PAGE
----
The Waterfall Way
Running between Coffs Harbour on the New South Wales coast and the elevated, inland city of Armidale, the Waterfall Way is a 200 km [124 mi] drive along one of the most scenic routes in NSW. Passing through picturesque Belliger Valley up onto the Dorrigo Plateau and the New England Tablelands...Waterfall Way passes through, or very close to, a number of stunning North NSW National Parks--World Heritage Dorrigo National Park, New England National Park, Cathedral Rocks National Park and Oxley Wild Rivers National Park. These are home to many rare and endangered plants and animals that live in an incredible variety of habitats, not to mention some of the most spectacular waterfalls in the country, which give the route its name.The above quote is from the NSW Government Industry and Investment brochure titled "Waterfalls on the Waterfall Way."
This morning we had breakfast at The Clog Barn on Pacific Highway in Coffs Harbour to give us energy for today's Wonga Walk. As we ate, we overlooked a creek and had a couple of bird visitors outside the window.
|Australian brush turkey.|
|Azure kingfisher (Alcedo azurea)|
A one-hour drive later we were at the Dorrigo Rainforest Centre talking to the ranger about the Wonga Walk, the Skywalk and stinging trees. We spent a few minutes in the visitor centre looking over the exhibits, then headed outside to look over the escarpment on the Skywalk. What a view! You can see to the ocean.
|Skywalk looking north toward more mountains.|
|Skywalk looking toward visitor centre.|
Overview of the rainforest complete, we headed off on the 6 km Wonga Walk, starting out on the Lyrebird Link trail. We were soon immersed in a primeval, aboriginal rainforest with alien-sounding birds making calls like crying babies or loud "quoits." Oh how I wished we could have seen the green catbirds, whipbirds, honeyeaters and other tropical birds. They teased us by flitting in the bushes, running down the trail or calling from high atop the rainforest. I caught one juvenile bird whose momma was calling to it from higher up in the trees.
|Juvenile bird (flame robin or rock warbler?)|
|Female brush bronzewing.|
Such verdant rainforest. Vines tangle and wind, creating twists and braids, which help to hold the large trees in the rainforest together though high winds.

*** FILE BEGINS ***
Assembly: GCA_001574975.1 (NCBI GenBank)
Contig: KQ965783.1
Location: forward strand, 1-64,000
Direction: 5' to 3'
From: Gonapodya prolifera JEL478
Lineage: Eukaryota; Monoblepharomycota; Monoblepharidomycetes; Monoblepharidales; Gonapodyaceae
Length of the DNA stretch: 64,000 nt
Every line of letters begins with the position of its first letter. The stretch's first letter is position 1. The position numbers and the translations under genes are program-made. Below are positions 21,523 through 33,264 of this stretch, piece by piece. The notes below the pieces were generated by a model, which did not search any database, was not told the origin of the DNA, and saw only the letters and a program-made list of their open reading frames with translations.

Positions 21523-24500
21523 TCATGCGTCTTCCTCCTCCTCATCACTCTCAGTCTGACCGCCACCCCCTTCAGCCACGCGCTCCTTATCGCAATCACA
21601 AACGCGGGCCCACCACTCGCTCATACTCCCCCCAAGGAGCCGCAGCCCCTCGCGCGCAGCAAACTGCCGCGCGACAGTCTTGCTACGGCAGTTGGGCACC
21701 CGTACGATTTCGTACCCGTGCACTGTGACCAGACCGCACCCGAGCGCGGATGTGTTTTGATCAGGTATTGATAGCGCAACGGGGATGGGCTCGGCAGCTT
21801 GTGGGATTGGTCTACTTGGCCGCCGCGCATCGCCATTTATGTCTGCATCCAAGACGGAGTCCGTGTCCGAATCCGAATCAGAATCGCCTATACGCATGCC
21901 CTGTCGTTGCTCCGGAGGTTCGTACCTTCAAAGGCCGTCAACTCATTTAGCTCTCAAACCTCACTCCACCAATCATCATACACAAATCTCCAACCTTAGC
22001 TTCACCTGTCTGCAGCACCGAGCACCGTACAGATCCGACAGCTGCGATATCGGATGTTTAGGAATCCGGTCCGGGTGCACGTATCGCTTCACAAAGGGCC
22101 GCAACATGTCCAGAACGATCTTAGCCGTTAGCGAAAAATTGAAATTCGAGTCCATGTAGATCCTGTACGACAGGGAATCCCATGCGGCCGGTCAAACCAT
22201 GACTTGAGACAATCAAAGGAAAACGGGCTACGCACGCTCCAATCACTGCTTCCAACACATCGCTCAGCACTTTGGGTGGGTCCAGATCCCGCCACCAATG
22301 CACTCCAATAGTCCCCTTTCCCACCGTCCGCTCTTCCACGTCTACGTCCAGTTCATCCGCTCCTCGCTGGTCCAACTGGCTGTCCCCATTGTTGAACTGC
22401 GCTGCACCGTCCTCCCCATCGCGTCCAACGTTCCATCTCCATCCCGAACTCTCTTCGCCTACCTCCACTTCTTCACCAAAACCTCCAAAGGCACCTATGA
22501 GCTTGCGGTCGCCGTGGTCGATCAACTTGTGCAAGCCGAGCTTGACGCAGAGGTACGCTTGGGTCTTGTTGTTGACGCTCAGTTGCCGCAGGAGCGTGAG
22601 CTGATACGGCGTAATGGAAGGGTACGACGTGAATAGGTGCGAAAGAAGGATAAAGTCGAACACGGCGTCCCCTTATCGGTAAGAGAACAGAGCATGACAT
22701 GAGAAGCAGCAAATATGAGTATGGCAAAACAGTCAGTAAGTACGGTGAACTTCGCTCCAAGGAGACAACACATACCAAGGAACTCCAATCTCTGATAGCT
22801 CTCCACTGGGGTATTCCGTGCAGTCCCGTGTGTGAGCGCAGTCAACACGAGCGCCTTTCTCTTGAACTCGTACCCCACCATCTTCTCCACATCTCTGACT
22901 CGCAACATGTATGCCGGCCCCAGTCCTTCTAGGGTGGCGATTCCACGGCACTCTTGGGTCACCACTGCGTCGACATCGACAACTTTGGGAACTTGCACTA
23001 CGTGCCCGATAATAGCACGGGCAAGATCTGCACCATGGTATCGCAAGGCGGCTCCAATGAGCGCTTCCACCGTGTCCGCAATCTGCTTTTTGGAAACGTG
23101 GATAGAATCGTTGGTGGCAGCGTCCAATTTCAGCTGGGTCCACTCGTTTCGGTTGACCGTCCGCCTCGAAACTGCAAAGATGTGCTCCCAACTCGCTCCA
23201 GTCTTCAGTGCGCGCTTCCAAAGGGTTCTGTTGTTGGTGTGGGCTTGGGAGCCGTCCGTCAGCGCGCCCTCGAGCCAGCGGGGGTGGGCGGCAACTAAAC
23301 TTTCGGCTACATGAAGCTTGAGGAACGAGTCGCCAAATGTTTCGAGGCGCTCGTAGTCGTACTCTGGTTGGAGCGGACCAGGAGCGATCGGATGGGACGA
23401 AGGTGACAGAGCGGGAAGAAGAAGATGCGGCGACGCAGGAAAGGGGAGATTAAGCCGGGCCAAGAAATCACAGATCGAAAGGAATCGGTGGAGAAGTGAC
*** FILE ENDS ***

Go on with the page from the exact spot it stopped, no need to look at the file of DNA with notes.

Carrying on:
|The trees are so tall!|
The flowers and fruits of the trees in the forest provide nectar and food for the birds and other animals of the rainforest. Have you ever heard of a quoll? No? Neither had I. Check out this unusual animal: quoll. (All my Scrabble buddies can thank me later for another "q" word!)
You're probably wondering, "Where are all the waterfalls?" since this is Waterfall Way. Coming right up! Sherrard Falls is right next to the Waterfall Way highway. Tristania and Crystal Shower Falls are in Dorrigo National Park on the Wonga Walk.
|Sherrard Falls, next to road. Best viewed going downhill.|
|Crystal Shower Falls|
|Walk behind Crystal Shower Falls.|
|Bridge at Crystal Shower Falls taken from behind waterfall.|
|Bob on suspension bridge at Crystal Shower Falls.|
Closer back to the Rainforest Centre on the Wonga Walk, we strolled along the "Walk with the Birds boadwalk." This elevated boardwalk is at the mid-level of the rainforest making it easier to spot birds, flowers and seeds than from the ground-level walks. (Note: We were there at mid-day and many of the birds come out early in the morning or in the late afternoon so we didn't see any birds on this part of the walk.)
|Walk with the Birds boardwalk|
|Vines and epiphytes on the tall trees.|
We finished the Wonga Walk and headed off to see more of the waterfalls along Waterfall Way. Next up was Dangar Falls in the town of Dorrigo. In the summer, people swim in the pool at the base of the falls.
|Dangar Falls (not to be confused with Dangars Falls).|
|Bob "kidding" around--bakery treat in hand.|
As Bob was backing out of the parking space at Dangar Falls, vertigo hit me. The world started swirling. I had to keep my eyes closed.
We headed off to Ebor Falls about 25 minutes away. On the way, we had to stop for a cattle drive. Luckily they cleared the cows off the road for the traffic.
|Note the cattle herding dogs to the left of the horse.|
|Upper and Lower Ebor Falls and gorge--photo by Bob.|
|Upper Ebor Falls--photo by Bob.|
|Lower Ebor Falls -- photo by Bob.|
|Park at Ebor Falls -- photo by Susan.|
|Begging young Australian magpie on the right, Mom with food on left.|
And one last photo of a cool bridge on Pacific Highway 1.
We had a jam-packed, spectacular, full day of exploring the lower reaches of Waterfall Way. Tomorrow we will check out the upper reaches of Waterfall Way.
My vertigo continued all the way back to our timeshare. I had to keep my eyes closed most of the ride back. Normally I would have driven home, but Bob drove the whole way. It was a long driving day for him because I had only driven an hour or two in the morning.
We picked up chicken dinner at Red Rooster to eat in our room. After dinner, I climbed into bed and crashed out at 8:00 p.m. after doing my vertigo exercises.
When I woke up at 5:00 a.m. Tuesday morning (my 60th birthday), I felt great and was raring to go.
Travel Bug out.